One of the oddest ideas in UK politics is that Labour chose ‘the wrong brother’. Surely the very idea that we had to choose between two sons of the same grandee and, oh, by the way, the Labour leadership was really the birthright of the eldest in any case, is absurd at every level.

The simple fact is that the seeds of Labour’s crushing defeat this week were sown when the Blair and Brown camps killed all of each others political heavyweights and replaced them universally with creatures of extreme patronage – special advisors to a man and woman – who were never tested as MPs to see if they were truly any good at politics off their own bat.

It’s often said that David Miliband was defeated by the unions, but this is to see that leadership election through a distorted lens. From the very start, it was assumed that the unions would be against him – yet it was also widely accepted that he was miles ahead in the race. His team’s gameplan was simply to stay ahead by keeping the lion’s share of the MPs and general membership vote. But over the weeks, he steadily lost that lead because he just couldn’t engage with MPs. When Ed turned out to be much better at chatting to people in corridors, David’s team started to panic. They resorted to threats – ‘you’ll never be in his government if you don’t support him’ – and reminders that he was Tony Blair’s chosen man.

The harsh reality, though, was first that the mood during the leadership contest was low and few really thought we could win in 2015, so government jobs didn’t feel like a serious option anyway. Second, everyone knew that until all the serious Blairite contenders were  killed off (Byers, Mllburn, Reid, Hutton and the rest) the idea that Blair regarded David Miliband as his successor was risible. Simply being Tony Blair’s last-ditch option was never going to be enough to help David Miliband to victory.

Most people who know the brothers know that they’re peas in a pod as far as being oddball geeks is concerned, and that Ed has the huge saving grace of being charming with individuals and small groups. I remember it was impossible to walk down a corridor without being grabbed by Ed for a chat. Whereas many MPs were at first puzzled then eventually troubled by receiving calls from ‘members of David’s campaign’ – based half-a-mile from Westminster – while David seemed unable to sell his candidature to them personally. David lost his huge lead not because of the unions – he lost it, and the vote, because he just isn’t very good at talking to people or expressing himself plausibly one-to-one without using silly black-box, wonk-type language.

David and Ed were not, of course, the sole expression of the new special-adviser aristocracy in the Labour Party. Indeed, with only rare exceptions, virtually every senior member of the shadow cabinet came out of what became a virtual policy of nepotism. Whereas Blair, Brown and most of their senior ministers had risen through their own mastery of the political arts – including the dark ones – the post Blair and Brown Labour Party yielded to a new aristocracy of former special advisers. And here is the terrible truth – they were exceptional backroom folk but simply weren’t much good at being ‘principals’. Under them, Labour hasn’t won a single major political election. Under their influence in cabinet then leadership in opposition, Labour lost both UK elections, both London mayoral elections and both Scottish elections – indeed Labour’s now been more or less wiped out in Scotland altogether and may well cease to exist in its coming form in the months to come.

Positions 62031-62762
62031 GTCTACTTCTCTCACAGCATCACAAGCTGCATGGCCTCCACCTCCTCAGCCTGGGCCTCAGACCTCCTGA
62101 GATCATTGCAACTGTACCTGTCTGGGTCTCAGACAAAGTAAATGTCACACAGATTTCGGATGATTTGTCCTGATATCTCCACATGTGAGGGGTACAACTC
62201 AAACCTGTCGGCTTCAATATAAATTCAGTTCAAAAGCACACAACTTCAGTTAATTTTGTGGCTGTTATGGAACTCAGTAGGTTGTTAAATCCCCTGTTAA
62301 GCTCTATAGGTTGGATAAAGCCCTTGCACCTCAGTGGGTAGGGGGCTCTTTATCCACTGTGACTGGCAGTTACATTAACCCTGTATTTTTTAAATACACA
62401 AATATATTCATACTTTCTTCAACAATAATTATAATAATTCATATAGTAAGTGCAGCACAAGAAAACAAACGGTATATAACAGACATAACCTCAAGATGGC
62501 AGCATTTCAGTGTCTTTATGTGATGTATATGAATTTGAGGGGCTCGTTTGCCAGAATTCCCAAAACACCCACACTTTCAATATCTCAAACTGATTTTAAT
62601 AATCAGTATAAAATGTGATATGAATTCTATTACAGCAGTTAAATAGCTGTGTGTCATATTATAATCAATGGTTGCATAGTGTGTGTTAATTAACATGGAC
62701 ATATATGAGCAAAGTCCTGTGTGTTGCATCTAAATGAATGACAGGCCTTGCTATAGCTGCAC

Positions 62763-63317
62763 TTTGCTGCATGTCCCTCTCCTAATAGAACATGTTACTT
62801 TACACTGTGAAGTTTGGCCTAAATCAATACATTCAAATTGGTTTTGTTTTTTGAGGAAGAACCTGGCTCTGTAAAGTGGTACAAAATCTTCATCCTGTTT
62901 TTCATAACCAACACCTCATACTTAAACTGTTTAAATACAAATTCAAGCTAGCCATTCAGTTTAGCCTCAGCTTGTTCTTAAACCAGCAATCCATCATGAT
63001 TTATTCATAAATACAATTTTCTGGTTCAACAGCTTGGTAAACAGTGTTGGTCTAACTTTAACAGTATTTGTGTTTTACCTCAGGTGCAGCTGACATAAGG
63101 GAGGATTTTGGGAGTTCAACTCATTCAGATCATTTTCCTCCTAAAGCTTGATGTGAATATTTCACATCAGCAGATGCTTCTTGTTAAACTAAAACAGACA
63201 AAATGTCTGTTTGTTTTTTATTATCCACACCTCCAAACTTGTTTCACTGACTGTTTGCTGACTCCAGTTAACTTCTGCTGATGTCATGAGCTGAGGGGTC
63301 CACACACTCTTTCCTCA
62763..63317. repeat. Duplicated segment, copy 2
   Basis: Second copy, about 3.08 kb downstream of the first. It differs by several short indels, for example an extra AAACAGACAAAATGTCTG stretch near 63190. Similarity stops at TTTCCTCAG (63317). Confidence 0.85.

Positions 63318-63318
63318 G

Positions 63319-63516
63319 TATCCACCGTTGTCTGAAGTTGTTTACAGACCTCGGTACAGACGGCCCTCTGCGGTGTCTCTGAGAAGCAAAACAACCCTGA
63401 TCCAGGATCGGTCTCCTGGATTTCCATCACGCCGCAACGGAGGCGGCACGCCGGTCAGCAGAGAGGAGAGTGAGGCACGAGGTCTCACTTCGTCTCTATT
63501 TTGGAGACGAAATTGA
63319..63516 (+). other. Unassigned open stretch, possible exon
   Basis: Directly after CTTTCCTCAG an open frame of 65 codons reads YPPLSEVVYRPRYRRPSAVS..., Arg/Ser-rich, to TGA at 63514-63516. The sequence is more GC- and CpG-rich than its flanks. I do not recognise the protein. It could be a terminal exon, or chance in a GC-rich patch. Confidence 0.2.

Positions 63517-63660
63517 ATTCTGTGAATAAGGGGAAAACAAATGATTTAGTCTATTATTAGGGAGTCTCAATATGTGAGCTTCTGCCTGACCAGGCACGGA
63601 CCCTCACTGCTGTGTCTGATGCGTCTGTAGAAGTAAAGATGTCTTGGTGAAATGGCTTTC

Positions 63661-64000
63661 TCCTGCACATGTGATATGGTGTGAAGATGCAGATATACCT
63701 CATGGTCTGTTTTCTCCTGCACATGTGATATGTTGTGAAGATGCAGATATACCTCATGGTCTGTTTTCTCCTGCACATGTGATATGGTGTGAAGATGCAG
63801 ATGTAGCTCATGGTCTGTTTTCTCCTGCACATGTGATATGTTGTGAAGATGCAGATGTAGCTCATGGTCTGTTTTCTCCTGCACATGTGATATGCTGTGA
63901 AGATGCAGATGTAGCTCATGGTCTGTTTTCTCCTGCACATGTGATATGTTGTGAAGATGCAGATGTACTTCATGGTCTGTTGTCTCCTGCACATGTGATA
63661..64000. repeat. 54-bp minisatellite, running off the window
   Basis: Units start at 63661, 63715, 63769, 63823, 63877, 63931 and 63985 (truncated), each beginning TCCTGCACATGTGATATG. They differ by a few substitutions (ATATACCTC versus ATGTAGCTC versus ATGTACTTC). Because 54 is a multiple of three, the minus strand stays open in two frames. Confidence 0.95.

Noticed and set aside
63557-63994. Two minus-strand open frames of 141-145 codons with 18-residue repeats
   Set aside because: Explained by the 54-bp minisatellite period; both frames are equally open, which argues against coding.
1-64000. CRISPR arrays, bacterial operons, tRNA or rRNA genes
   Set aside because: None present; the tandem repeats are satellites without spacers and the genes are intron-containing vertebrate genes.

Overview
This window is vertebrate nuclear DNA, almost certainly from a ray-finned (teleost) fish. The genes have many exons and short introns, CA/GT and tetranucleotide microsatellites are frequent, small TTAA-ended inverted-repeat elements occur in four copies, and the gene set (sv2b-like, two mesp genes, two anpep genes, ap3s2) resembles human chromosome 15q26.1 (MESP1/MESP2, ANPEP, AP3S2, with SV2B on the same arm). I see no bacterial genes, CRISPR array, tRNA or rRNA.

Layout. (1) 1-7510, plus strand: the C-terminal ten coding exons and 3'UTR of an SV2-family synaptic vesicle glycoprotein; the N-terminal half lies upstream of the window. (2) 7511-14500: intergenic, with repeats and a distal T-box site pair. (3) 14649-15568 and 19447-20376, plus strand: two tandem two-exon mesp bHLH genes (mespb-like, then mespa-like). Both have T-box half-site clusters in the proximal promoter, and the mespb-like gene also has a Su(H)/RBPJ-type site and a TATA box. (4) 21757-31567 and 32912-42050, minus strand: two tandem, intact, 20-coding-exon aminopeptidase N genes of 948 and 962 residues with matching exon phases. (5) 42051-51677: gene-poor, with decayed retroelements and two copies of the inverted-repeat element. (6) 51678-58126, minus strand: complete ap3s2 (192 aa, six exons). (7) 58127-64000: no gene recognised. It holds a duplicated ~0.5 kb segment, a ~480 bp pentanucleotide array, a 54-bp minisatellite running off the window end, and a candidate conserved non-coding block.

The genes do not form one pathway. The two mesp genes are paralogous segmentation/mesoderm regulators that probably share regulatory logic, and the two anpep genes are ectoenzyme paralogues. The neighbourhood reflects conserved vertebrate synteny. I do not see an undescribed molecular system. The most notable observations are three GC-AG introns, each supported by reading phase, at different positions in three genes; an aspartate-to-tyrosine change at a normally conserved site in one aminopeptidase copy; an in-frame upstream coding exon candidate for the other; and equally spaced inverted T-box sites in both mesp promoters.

The saddest thing about that Scottish wipe-out was that the 2010 intake from Labour in Scotland was of a strikingly high standard and none of them at all came from the ‘Labour aristocracy’ background. The Greg McClymonts, Willie Bains, Pamela Nashes. Indeed, the Scottish intake had this in common with many of the 2010 intake form England and Wales. What was noticeable, though, was that all such folk – with the exception of Chuka Umunna, were kept in the second rank of the shadow government, displaced by the special-adviser aristocracy in the shadow cabinet for no reason other than simple nepotism and metaphorical secret handshakes.

As Labour chooses a new leader, it must behead its failed old aristocracy and find a leader wo entered in the 2010 parliament (who will have been in parliament by up to 10 years by the next election) who has made themselves. This is not to say that no former special advisers at all need apply – Liz Kendall is obviously someone who fits the bill in every sense and she’s manifestly done that for herself – it’s to say that Labour has to pick a leader on the basis of personal traits and wide public appeal, not on the basis of being part of the in-crowd.

Dan Jarvis? Stella Creasy? Chuka Umunna? Sarah Champion? Steve Rotherham? There are other truly gifted, smart and appealing folk from the 2010 intake untouched by the horrors of the years of the failure of the aristocrats. If one of them gets a chance because Labour’s truly serious about finding the right leader, Labour could win in 2020. If the door stays open to aristocrats-only then Labour’s screwed for many years.